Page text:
Materials and Methods
In Vivo Neonate Subjects and ex vivo Human Fetal Brain Specimens
Data from 24 in vivo neonate subjects and 11 ex vivo specimens (see Yu et al., 2016) were acquired. One ex vivo specimen was excluded from this study since the traced fiber number from the whole-brain DTI tractography of this specimen was significantly less than those traced from other 10 ex vivo specimens, suggesting possible fixation or tissue damage. All 34 datasets from 24 in vivo neonate subjects and 10 ex vivo specimens were divided into three groups based on postmenstrual age, with the first group around the middle fetal stage (age range at scan 19.1–20.9 PMW, 20.1 ± 0.76 PMW) including 10 ex vivo fetal brain specimens, the second group around the middle of 3rd trimester (age range at scan 34.3–35.9 PMW, 35.1 ± 0.45 PMW) including 12 in vivo preterm neonate subjects, and the third group around term (age range at scan 40.3–41.6 PMW, 40.7 ± 0.38 PMW) including 12 in vivo term-born neonates. All ex vivo human fetal brain tissues were borrowed from the University of Maryland Brain and Tissue Bank (BTB) for Developmental Disorder (NICHD contract no.N01-HD-9-0011). These specimens had no detectable morphological abnormalities, as ensured by tissue bank record. In vivo preterm and term neonates were recruited from Parkland Hospital in Dallas. These subjects were a part of the cohort for investigating normal prenatal and perinatal brain development and were selected after rigorous screening procedures conducted by a neonatologist and an experienced pediatric radiologist, based on the subjects' ultrasounds, clinical MRIs, and subjects' and mothers' medical records. Exclusion criteria included mother's excessive drug or alcohol abuse during pregnancy; grade III–IV intraventricular hemorrhage; periventricular leukomalacia; hypoxic-ischemic encephalopathy; lung disease or brochopulmonary dysplasia; body or heart malformations; chromosomal abnormalities; necrotizing enterocolitis that requires intestinal resection or complex feeding/nutritional disorders; defects or anomalies of forebrain, brainstem, or cerebellum; brain tissue dis- or hypoplasias; abnormal meninges; alterations in the pial or ventricular surface; or WM lesions. The parents of all neonate subjects gave written informed consents approved by the Institutional Review Board of UTSW.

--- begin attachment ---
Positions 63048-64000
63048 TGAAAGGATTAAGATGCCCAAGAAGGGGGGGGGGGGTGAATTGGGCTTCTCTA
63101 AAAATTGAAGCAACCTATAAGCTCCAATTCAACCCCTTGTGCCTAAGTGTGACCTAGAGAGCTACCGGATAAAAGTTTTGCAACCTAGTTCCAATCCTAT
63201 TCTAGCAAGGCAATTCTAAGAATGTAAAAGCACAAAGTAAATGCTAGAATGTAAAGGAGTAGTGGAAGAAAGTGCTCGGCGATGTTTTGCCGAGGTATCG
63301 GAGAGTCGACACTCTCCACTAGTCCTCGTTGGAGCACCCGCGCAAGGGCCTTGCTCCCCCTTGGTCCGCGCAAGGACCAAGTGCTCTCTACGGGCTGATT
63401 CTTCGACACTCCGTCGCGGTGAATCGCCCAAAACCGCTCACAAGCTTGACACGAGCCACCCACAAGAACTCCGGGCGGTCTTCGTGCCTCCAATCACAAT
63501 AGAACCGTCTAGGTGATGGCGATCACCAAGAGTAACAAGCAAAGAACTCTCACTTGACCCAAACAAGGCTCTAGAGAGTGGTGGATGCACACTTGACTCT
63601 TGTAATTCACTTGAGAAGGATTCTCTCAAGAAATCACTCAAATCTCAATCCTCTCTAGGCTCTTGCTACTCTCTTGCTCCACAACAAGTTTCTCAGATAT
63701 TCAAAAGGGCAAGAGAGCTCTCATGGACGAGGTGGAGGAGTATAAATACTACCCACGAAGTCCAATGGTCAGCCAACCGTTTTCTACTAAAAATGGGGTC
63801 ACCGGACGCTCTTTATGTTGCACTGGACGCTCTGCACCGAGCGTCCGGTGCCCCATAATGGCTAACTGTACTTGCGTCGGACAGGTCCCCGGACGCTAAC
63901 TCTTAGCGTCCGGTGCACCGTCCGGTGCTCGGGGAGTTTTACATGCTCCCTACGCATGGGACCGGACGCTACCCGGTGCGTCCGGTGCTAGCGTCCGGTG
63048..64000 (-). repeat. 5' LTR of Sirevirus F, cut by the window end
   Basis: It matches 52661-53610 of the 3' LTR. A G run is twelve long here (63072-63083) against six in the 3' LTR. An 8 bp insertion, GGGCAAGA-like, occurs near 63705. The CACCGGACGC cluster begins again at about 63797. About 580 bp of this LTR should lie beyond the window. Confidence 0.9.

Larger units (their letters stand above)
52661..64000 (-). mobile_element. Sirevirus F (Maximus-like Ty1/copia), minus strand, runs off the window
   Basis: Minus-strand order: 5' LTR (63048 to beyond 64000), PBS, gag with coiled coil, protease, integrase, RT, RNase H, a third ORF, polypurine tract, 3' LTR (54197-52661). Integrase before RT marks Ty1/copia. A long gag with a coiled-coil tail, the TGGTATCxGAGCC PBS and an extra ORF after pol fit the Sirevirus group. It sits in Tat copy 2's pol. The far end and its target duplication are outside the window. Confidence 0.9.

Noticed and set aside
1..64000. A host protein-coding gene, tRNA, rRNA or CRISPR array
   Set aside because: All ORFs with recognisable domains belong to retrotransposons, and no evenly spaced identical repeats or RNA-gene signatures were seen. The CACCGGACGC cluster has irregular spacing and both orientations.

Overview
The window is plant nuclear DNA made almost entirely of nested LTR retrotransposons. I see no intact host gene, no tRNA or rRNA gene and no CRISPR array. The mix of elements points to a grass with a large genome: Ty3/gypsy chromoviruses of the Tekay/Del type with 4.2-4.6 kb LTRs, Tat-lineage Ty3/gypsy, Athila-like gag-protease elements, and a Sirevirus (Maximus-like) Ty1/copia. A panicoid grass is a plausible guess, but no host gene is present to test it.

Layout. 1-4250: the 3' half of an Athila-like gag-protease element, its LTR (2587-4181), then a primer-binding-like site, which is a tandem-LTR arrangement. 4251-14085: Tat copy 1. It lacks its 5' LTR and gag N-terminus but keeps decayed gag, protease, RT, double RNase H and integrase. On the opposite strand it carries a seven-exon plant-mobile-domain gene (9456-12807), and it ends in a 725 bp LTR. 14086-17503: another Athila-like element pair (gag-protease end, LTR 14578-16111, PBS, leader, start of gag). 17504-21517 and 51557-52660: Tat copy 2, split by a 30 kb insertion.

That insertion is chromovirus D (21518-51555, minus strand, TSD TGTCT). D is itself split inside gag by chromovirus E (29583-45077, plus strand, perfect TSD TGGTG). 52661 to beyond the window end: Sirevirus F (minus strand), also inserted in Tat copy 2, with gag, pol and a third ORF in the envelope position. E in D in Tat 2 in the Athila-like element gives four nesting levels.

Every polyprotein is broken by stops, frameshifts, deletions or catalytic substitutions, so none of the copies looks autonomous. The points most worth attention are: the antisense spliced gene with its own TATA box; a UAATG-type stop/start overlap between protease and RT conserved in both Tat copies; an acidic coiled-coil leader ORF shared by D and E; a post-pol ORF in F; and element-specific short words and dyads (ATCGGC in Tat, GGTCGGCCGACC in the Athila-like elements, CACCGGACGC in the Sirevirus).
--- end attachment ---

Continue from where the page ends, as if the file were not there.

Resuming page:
MRI Data Acquisition
MRI of ex vivo Fetal Brain Specimens at Around the Middle Trimester
Before each MRI scan, brain samples were kept immersed in a fixation solution for 48 h, after which the samples were transferred to PBS to wash out the fixative. The samples were kept immersed in PBS in a custom MR-compatible chamber. Three-dimensional multiple spin echo DTI was performed on ex vivo fetal brain samples using a 4.7T Bruker scanner with a 70 mm inner diameter Bruker volume coil. A multiple echo (number of echoes = 8) diffusion weighted images (DWI) sequence was adopted to improve the signal to noise ratio (SNR) (Huang et al., 2009). DWIs were acquired with b-value of 1,000 s/mm2 along seven linearly independent diffusion encoding directions with the following parameters: effective TE = 66 ms, TR = 0.8 s, FOV = 48–52/48–52/48–52 mm, imaging matrix = 128 × 72 × 72 (zero filled to data matrix = 128 × 128 × 128). The resultant image resolution was isotropic 280–350 μm. Two repetitions were performed to improve SNR. The total imaging time was ~20 h per brain.
MRI of in Vivo Neonate Subjects
Each MRI of preterm and term neonates was acquired with a 3T Philips Achieva MR system (Cleveland) at Children's Medical Center at Dallas with an 8-channel SENSE head coil. The neonates were fed before the MRI scan and wrapped with a vacuum immobilizer to minimize motion. Extra foam padding was applied to reduce the sound of the scanner in addition to the earplugs and the earphones. The DTI imaging parameters were as follows: b-value = 1,000 s/mm2, 30 linearly independent diffusion encoding directions (Jones et al., 1999), one non-diffusion weighted (b0) image, TE = 78 ms, TR = 6,850 ms, in-plane FOV = 168 × 168 mm2, in-plane imaging resolution = 1.5 × 1.5 mm2, slice thickness = 1.6 mm, and number of slices = 60. The axial DWI image dimension was 256 × 256 after reconstruction. Two repetitions were performed to improve SNR. The total acquisition time was 11 min. DWI volumes that were corrupted due to artifacts or motion were replaced with another DTI repetition during postprocessing.
DTI Analysis and Processing of the Traced Fibers from DTI Tractography